When you do something every day, its characteristics and its sequence becomes a part of your memory. For me, the something is turning on the computer, the characteristics are the sounds, and the sequence is what I previously described. It was like a sing-along; I’d hum the sounds along with the computer. Even now, I can replay the entire process in my mind.
Turning off the computer is a similar memory. Every time I turned the computer off, the Maxtor always had to get the “last word” in. I made a video of the spin-up and spin-down of the Maxtor and posted it on YouTube. You can definitely hear the “last word” of the Maxtor at the 0:17 mark in the video:
As the 40 megabytes of the Maxtor started getting filled up, I began to pine for a new hard drive. The only problem was that I was a 12 year old kid, and that hard drives cost an arm and a leg back then. I made do with PKZIP and moving things onto floppies. I don’t remember how, but eventually I convinced my parents to get me an upgrade. The result was another 40 megabyte drive, what I fondly remember as the “D: Drive”, a Conner CP3000:
Life was pretty sweet with 80 megabytes of hard drive space, but that was lower-classmen stuff. It was soon senior year of high school, and I “needed” more processing power, more storage. Enter my next computer, a two-thousand dollar (wow!) Compaq Presario with a 486SX2-66 processor.
The 486 was one of those PCs that had a built-in monitor and speakers. The hard drive inside that PC was a 420 megabyte Quantum ProDrive LPS. It, too, had a distinctive sound, but instead of spin-up or spin-down it is the seek sound that I remember fondly. I remember the nights of doing homework and listening to that hard drive click while it accessed virtual memory. You can hear the clicking at the 0:10 mark of this video:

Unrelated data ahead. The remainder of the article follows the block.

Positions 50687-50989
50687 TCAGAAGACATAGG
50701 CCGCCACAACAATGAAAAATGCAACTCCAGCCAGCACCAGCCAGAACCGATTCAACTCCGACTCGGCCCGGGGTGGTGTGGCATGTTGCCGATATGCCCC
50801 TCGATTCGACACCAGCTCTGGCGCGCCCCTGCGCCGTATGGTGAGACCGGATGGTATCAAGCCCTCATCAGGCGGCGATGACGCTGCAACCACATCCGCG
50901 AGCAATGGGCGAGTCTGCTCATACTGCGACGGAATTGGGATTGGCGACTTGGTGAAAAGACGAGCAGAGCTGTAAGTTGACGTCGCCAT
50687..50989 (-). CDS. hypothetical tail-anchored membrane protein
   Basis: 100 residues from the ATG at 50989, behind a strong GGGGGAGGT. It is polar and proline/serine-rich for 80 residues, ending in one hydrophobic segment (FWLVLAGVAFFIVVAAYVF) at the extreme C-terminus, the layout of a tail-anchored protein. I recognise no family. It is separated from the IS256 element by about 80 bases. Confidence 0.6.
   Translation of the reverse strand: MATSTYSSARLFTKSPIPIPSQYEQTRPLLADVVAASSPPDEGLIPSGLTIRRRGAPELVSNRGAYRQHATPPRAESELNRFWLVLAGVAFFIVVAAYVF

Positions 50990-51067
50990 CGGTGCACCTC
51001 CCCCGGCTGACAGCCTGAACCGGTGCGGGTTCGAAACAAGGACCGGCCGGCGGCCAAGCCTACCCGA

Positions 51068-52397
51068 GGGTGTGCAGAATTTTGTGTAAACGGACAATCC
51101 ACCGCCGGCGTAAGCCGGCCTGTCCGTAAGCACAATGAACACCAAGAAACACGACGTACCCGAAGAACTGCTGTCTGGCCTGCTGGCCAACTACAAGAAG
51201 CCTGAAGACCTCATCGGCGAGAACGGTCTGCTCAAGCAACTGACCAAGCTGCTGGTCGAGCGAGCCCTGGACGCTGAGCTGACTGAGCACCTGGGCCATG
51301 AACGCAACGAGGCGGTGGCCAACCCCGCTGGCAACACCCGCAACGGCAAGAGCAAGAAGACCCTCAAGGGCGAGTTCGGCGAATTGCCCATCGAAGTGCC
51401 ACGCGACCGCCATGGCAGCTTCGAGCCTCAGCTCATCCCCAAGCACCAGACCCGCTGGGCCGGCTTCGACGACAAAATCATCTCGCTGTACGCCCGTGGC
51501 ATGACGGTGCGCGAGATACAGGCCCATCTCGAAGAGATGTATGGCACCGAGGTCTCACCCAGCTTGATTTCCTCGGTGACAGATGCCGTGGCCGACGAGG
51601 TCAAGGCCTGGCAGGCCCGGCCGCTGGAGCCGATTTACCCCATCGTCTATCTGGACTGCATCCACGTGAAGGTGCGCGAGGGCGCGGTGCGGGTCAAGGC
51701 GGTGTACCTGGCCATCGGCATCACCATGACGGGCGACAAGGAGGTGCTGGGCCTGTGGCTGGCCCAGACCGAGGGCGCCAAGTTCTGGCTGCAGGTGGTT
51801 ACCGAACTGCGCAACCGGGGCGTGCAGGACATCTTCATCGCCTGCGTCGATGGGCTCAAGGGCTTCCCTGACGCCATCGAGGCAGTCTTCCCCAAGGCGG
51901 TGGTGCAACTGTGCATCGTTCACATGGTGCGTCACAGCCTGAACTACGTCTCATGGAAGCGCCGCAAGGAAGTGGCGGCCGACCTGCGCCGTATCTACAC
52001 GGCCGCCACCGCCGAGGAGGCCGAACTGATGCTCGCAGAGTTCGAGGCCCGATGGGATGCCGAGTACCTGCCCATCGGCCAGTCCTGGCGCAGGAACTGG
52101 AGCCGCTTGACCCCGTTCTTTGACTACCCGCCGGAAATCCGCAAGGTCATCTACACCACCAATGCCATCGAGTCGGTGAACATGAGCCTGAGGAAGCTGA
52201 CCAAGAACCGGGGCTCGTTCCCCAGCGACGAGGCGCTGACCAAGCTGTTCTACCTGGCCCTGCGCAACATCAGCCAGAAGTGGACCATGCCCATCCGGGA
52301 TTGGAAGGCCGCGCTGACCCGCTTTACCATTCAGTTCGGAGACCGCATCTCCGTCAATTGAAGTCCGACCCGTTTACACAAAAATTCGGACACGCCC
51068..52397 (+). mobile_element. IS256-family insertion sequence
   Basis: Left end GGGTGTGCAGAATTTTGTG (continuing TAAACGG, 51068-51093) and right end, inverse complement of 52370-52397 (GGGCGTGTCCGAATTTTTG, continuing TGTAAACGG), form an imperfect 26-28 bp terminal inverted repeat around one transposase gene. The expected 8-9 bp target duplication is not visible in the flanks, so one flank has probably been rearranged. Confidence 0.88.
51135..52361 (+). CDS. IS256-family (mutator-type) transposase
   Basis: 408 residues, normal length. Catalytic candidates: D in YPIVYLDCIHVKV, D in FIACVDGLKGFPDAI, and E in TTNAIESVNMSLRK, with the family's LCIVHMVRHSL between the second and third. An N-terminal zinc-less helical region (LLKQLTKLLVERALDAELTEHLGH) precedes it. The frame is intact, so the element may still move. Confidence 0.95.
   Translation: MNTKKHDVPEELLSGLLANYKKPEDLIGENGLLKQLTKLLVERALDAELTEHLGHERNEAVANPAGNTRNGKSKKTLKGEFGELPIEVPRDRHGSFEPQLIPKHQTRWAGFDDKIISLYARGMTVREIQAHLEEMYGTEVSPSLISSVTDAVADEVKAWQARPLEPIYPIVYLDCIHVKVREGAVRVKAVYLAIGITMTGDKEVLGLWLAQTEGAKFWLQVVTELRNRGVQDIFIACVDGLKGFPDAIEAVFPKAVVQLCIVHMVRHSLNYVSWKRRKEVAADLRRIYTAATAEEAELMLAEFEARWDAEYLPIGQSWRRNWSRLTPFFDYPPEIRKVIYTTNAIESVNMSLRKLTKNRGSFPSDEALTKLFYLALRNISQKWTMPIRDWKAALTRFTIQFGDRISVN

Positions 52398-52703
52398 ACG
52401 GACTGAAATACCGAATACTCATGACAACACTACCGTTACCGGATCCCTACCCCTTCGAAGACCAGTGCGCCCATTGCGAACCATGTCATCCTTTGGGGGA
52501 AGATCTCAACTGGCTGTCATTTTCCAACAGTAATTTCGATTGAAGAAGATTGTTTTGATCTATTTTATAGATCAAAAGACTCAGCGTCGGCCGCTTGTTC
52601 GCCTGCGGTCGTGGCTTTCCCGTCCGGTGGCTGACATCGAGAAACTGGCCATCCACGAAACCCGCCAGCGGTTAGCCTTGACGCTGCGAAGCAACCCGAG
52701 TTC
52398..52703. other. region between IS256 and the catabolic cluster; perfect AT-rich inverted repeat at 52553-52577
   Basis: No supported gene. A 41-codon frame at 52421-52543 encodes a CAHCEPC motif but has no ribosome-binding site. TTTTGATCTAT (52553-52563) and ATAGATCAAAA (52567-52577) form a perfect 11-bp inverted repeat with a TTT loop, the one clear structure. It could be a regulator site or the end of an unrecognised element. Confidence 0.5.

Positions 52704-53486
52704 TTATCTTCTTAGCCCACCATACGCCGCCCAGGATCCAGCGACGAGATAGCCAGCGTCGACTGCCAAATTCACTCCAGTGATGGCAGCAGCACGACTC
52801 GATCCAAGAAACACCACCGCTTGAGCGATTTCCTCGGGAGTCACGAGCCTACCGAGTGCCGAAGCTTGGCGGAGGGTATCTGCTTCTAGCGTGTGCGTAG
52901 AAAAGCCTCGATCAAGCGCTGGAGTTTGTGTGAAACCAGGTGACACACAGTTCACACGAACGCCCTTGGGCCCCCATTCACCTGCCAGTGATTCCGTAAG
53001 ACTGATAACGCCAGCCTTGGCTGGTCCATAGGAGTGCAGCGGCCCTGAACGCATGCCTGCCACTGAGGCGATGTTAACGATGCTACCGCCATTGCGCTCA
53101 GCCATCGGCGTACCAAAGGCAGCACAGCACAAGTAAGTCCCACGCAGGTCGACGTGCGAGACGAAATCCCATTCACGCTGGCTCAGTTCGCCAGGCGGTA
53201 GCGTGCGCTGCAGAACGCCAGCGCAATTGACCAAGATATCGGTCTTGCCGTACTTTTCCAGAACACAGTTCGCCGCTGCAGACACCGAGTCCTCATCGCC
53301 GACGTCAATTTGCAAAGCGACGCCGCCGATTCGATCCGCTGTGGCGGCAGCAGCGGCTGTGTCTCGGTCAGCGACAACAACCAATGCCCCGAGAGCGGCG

Because I started off modestly, I was always of the mindset that I didn’t have that much hard drive space and that I didn’t have that many hard drives. I was pretty surprised to see how many hard drives I’ve collected over the years. The ones pictured here don’t even include all the hard drives that are still in service in active systems. I am sad to dispose of these hard drives, which is why I’m writing about them here. With the photos and videos, I will always have a record of them without having to use up valuable space to store them. Below is a gallery of some of the more interesting hard drives. I hope that when you view them you will be nostalgic as well.
And lastly, just for kicks, a video of a drive that failed to stay powered on:
I got my first USB 3.0 drive yesterday, a Western Digital “Elements” 1 TB 2.5-inch model. The Toshiba 640 gig that I brought along started making some weird noises, so I figured I’d better be safe than sorry. I’ve been transferring files over to the WD and so far, so good. Note that the USB 3.0 interface probably doesn’t make much difference for this type of drive, which is probably a 5400 RPM model.
The model is WDBPCK0010BBK-PESN, which appears to be an Australian version and varies slightly from the WDBPCK0010BBK-NESN offering on Amazon.com. The Amazon model is also called WD Elements “SE”. Maybe there’s a faster drive in that one.
I paid HKD$880, or about USD$113. Not too bad, and it has a 3 year warranty as well!
This is an experiment I am conducting to see how viable building a computer strictly for the purpose of reselling it will be. My objective is to build a complete computer system from scratch and then sell it at cost using a classified ad. The only profit I will receive will be the enjoyment of the entire computer building process. I will catalog the experience in this article.
Statement of Purpose
As mentioned above, I glean a certain amount of enjoyment from building computers. Unfortunately, I do not have the means to buy a new computer every 6 months, and I already have plenty of computers, so I cannot build computers on a consistent basis. When brainstorming for ways to overcome this hurdle, I came up with the idea to work on a single system at a time, sell it, and repeat the cycle again, and thus this experiment was born. If I have a hard time selling the computer upon its completion, then I will have to come up with some new ideas. Either way, this experiment gives me an excuse to build (yet) another computer.
Another reason for conducting this experiment is just plain old competition. Now, I know that I will not become the next Dell, but that doesn’t mean that I can’t try to build a better computer than they can. For once, someone will know exactly what they are getting in their computer. I will specify each and every piece of hardware and software in the upcoming pages. I will also describe the process I went through to build the computer. I believe honesty is the best policy and in my experience, computer vendors do not adhere to the same policy. It is my intention to show these vendors how it’s supposed to be done.